Can You Trust Online Hearing Tests?

5 Things to Know about Online Hearing Tests

Maybe you find yourself asking people to repeat themselves more often or notice that you’re nudging the TV volume louder than in the past. Or perhaps you’ve seen a family member having these issues. In any of these situations, it’s natural to wonder if hearing loss is to blame. Deciding whether to see an audiologist and find out for sure, however, can be a big decision. There’s the stigma and ageism that still swirl around hearing loss and can keep us from taking that next step. And then there’s also the current challenge of going on appointments during the Covid-19 pandemic.

One option to consider: taking an online hearing test. It can provide some helpful insight into what’s going on. If you decide to go this route (or encourage someone else to do so), here are five points to keep in mind:

1. Know what online tests can and cannot reveal

Recognize that these assessments can be a first step in diagnosing hearing loss, but aren’t comparable to a highly accurate, in-depth evaluation by a trained professional.

“Online tests are intended to screen your hearing, but they are not audiogram tests,” said Sharron Nixon, hearing services manager of Deaf and Hear Alberta. “They only indicate whether you may have loss. You still need a full test in a soundproof chamber with a professional.”

2. Look for tests with real-world scenarios

Auditory Insight president Nancy M. Williams was the lead author of a study that looked at how hearing tests can best engage users. “You want to interact with a test that will explain your hearing loss in real-world conditions, in real-world terms,” she said. In particular, she praised those by Miracle-Ear and Starkey for featuring relatable scenarios. For instance, Miracle-Ear’s test replicates being in a train station. “The announcement comes on and broadcasts the platform for your train,” Williams explained. “That's a real stressor for people with hearing loss. The announcer is often speaking over a lot of background noise.”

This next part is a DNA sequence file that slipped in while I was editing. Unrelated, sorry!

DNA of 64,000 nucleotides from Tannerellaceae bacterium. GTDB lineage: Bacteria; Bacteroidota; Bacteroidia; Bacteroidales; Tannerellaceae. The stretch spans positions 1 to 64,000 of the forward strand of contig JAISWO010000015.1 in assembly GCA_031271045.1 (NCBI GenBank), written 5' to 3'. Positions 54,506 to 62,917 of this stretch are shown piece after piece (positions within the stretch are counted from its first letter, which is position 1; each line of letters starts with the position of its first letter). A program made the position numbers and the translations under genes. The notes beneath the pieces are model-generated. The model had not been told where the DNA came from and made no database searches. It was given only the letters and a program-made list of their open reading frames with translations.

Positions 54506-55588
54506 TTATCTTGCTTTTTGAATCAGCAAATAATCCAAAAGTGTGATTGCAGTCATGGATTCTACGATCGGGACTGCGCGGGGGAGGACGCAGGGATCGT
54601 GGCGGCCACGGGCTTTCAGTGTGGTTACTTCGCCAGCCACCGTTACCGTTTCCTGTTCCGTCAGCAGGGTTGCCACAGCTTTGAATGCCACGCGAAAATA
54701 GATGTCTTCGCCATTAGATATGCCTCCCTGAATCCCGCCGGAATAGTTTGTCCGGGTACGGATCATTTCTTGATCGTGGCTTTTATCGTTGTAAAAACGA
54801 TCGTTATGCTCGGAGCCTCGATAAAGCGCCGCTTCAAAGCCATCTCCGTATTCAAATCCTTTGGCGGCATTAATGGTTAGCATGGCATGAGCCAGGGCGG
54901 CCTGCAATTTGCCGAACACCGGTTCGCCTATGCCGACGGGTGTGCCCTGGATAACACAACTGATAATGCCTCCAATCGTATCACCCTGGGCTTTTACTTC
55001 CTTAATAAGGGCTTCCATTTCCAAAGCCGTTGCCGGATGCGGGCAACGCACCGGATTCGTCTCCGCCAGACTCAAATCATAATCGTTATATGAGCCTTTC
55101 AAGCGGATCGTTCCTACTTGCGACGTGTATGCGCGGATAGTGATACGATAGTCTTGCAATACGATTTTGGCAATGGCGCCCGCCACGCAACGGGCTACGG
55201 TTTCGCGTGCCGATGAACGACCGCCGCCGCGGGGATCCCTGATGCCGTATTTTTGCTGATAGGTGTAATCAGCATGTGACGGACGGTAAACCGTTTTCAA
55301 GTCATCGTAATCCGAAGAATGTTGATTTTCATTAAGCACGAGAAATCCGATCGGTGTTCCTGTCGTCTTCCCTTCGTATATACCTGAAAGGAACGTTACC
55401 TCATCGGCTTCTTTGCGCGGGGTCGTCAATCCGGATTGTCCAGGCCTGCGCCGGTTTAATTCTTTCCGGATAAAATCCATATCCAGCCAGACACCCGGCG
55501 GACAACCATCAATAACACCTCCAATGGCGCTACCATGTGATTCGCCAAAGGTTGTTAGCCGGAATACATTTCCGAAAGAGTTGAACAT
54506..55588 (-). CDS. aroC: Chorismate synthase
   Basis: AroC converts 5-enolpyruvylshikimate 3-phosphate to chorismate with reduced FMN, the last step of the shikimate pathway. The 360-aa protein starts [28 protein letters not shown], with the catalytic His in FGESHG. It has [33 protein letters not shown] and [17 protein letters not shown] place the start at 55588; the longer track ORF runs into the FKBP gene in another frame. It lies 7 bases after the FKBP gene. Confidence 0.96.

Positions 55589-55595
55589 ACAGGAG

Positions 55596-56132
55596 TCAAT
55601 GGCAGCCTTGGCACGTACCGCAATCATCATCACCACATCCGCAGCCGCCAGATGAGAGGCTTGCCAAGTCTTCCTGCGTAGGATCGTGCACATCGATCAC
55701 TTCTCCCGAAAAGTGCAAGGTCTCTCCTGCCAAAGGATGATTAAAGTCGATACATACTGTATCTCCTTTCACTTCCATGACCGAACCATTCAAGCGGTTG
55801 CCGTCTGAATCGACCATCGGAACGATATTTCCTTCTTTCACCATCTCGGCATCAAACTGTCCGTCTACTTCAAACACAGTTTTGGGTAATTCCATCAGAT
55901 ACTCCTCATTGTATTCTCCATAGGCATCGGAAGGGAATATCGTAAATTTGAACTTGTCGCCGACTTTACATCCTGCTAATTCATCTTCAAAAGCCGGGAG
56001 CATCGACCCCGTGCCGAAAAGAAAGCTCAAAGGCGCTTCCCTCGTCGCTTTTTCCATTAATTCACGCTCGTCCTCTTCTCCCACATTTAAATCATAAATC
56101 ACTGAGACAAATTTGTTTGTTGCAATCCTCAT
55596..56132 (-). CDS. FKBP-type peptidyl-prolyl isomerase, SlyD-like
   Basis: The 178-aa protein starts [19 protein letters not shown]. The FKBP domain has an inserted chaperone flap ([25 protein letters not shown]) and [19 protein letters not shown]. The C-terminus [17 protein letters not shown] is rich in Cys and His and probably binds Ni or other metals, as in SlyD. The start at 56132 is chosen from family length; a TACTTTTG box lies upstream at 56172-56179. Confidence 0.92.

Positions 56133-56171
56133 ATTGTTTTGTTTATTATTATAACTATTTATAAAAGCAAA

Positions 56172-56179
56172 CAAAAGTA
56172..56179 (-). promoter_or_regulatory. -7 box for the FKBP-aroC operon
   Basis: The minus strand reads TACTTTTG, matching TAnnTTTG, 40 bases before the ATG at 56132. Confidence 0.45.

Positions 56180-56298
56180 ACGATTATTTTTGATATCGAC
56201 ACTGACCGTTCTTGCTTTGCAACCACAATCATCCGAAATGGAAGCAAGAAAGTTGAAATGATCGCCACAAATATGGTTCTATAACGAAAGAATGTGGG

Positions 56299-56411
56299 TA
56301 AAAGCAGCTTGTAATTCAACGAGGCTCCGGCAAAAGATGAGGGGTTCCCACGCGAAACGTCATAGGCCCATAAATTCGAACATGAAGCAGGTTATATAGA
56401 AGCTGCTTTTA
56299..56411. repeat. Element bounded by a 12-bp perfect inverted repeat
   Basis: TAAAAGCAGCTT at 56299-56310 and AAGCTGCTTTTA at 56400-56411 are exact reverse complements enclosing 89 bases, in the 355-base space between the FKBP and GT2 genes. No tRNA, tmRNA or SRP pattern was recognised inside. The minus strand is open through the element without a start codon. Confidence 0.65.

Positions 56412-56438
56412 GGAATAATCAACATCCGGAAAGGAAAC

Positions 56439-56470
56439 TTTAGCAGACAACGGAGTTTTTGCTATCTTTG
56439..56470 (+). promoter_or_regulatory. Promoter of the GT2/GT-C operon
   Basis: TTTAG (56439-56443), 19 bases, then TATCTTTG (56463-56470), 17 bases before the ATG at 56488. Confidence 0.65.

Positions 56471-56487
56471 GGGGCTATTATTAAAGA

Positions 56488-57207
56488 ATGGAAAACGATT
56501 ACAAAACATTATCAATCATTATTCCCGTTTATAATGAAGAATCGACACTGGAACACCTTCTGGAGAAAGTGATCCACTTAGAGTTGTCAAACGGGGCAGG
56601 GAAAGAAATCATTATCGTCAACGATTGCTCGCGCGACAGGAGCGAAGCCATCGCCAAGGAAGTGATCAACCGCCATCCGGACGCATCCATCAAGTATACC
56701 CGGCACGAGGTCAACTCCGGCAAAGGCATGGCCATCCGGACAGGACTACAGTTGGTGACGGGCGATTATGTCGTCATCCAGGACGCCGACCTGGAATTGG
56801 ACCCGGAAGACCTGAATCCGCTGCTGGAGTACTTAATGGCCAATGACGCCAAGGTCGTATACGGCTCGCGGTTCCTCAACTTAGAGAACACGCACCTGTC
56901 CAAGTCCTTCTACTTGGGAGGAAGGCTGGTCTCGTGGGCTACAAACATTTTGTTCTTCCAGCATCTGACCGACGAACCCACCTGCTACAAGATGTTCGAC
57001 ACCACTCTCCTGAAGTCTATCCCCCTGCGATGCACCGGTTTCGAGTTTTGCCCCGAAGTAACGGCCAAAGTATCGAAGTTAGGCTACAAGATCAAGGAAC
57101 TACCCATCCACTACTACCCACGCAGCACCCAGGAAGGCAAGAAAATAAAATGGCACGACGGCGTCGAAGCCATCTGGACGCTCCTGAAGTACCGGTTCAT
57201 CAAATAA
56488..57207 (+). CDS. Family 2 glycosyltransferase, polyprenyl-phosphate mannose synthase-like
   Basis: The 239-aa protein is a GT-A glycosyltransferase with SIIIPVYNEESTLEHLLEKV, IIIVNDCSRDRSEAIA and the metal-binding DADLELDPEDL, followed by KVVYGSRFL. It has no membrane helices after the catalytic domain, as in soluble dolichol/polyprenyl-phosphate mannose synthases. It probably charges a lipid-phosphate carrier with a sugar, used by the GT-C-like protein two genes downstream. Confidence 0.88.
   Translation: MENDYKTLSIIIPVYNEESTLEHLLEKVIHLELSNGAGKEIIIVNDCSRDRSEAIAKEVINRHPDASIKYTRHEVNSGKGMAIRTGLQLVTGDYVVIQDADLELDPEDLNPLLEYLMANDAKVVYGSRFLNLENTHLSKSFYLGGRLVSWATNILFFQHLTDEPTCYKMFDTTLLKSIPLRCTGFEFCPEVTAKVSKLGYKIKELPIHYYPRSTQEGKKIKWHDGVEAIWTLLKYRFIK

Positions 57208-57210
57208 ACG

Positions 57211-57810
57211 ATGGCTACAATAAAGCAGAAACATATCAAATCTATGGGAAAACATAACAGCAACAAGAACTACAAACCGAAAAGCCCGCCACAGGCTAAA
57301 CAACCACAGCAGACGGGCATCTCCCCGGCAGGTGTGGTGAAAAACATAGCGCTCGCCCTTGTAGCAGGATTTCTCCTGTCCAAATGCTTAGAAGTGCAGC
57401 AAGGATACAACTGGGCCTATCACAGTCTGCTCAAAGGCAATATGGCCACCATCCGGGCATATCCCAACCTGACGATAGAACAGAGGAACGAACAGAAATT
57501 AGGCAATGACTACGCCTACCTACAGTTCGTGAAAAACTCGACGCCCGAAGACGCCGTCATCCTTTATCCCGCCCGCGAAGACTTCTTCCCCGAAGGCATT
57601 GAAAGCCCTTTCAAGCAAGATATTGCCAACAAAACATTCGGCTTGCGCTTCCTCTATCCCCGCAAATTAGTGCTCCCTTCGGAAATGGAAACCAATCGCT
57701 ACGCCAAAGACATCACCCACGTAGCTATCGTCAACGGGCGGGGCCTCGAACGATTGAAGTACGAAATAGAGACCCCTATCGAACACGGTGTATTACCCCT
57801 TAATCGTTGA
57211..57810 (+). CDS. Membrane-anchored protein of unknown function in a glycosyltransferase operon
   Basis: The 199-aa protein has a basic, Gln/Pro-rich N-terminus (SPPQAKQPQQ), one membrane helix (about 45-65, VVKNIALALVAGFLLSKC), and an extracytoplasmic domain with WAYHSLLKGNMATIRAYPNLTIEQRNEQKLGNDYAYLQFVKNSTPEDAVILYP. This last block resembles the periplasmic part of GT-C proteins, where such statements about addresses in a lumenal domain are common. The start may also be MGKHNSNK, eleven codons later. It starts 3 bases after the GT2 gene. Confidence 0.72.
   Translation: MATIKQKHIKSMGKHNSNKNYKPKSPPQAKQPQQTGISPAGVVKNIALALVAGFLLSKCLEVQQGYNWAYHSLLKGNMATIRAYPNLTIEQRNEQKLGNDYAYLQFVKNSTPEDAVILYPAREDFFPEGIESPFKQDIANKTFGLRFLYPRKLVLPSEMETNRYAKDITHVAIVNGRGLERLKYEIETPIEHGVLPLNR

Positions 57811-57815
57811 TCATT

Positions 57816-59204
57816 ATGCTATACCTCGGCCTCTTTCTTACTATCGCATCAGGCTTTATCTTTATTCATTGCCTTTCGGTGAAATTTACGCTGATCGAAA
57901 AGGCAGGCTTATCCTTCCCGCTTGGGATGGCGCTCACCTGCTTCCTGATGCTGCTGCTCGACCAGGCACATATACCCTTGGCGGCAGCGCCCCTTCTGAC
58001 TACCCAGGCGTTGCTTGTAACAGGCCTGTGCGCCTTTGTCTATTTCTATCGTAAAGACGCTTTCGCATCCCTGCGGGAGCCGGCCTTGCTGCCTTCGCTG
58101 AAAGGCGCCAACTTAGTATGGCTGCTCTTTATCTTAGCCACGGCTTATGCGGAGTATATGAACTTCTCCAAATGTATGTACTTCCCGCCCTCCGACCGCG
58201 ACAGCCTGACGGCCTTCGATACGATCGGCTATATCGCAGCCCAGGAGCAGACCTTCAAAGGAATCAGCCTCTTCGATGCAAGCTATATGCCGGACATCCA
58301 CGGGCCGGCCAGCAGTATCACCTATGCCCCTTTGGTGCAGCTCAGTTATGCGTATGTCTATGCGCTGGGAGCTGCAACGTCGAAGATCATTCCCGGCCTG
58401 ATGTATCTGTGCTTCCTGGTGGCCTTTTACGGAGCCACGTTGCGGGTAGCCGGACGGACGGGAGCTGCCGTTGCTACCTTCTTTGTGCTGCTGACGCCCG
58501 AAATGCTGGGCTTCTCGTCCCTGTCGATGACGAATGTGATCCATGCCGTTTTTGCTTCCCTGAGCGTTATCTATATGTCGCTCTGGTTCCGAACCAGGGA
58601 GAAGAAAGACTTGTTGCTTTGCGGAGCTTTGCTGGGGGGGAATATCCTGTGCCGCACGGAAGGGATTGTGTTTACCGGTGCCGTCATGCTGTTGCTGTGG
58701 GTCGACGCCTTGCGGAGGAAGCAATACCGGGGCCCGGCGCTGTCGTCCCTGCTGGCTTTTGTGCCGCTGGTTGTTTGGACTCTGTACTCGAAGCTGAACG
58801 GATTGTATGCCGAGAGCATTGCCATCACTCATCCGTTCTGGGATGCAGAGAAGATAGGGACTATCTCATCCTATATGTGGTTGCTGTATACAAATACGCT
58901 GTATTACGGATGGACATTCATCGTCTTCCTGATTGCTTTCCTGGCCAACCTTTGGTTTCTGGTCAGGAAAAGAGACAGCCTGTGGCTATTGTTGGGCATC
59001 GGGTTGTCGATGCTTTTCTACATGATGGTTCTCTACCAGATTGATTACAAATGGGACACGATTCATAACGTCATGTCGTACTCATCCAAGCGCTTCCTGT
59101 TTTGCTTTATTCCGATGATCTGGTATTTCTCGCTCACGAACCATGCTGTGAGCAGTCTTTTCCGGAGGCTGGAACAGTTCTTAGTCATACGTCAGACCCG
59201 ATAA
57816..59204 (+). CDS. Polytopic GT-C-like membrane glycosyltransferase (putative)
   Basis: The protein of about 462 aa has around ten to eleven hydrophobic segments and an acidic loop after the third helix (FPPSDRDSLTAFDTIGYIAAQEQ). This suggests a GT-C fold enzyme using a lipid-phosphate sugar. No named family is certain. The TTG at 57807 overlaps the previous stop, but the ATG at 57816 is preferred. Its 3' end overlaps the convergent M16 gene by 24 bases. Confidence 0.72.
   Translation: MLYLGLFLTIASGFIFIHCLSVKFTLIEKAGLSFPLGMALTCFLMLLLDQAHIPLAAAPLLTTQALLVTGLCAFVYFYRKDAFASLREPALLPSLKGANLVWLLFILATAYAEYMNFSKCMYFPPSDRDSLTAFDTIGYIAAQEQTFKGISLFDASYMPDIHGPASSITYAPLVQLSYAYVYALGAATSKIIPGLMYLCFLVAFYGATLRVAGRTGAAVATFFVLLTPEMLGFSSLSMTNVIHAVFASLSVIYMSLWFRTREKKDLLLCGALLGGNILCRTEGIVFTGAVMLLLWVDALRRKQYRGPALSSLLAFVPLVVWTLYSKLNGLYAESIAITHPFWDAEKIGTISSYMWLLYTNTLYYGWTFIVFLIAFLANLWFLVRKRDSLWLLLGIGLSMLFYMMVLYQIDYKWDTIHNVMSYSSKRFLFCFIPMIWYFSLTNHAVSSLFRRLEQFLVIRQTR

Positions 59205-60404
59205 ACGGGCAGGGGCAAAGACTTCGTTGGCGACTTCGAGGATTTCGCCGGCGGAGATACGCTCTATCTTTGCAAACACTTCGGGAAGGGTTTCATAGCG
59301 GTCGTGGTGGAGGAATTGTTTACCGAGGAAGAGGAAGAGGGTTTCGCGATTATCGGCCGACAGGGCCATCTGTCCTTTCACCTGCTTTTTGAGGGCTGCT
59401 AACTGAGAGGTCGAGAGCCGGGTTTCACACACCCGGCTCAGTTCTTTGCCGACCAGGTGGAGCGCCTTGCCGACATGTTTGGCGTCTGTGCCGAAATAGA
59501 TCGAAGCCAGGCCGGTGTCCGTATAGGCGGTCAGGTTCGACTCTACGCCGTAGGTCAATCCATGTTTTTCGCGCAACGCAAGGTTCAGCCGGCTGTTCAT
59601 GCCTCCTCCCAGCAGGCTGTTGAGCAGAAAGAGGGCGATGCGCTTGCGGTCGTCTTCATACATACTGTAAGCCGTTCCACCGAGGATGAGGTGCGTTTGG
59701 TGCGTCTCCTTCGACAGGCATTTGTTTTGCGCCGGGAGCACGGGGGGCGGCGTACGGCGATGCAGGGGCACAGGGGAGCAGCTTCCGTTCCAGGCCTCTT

In Starkey’s evaluation, users are in a café and need to tune into conversations over the hubbub around them. These tests can provide valuable intel on how the test-taker fares in these everyday situations.

3. Recognize that these tests offer privacy – which can be a relief

While hearing loss—especially the age-related kind—affects many people, shame surrounding this disability can hinder acceptance. “I think these tests are really important because a lot of people with hearing loss have a need for privacy,” Williams said. “Not everybody is ready to go to the audiologist and have their hearing loss announced to them.”

Dr. Archelle Georgiou, the Chief Health Officer of Starkey Hearing, previously told Hearing Tracker how an online hearing test helped her mother move forward and address her hearing loss. “It provided objective evidence that she did indeed have hearing loss, and I think that's the moment she took it seriously,” Dr. Georgiou said.

4. Avoid the temptation to pump up the volume

Your computer’s volume setting may impact the results of an online test. ReSound’s hearing test, for example, tells users to make sure that “the volume is set at a comfortable level.” But a comfortable level could be much louder for someone with hearing loss than without—and it may also be higher than what an audiologist would use.

Amber Bright, who lives in Tennessee, took an online hearing test once and received different results than what her audiologist uncovered. “It's not really comparable. It can be ‘cheated’ by adjusting the volume on the computer, and external equipment [like certain speakers] can also amplify sounds,” Bright said. So keep the volume at a moderate level, and consider your results directional but not definitive.

5. Go ahead and boost your product knowledge

If you have an appointment for a hearing test, the audiologist will likely suggest getting hearing aids if a loss is detected. Some online hearing tests also nudge this process along, according to Williams. “An example is getting a product recommendation based on the type of hearing loss detected,” she said. She highlighted Audicus as an example of this. This information about appropriate devices can help deepen your knowledge.

If an online hearing test does indicate deficits, you’ll be primed to make your next move: contacting an audiologist or ENT. This professional can then do a full-fledged assessment and recommend the right devices to support your hearing.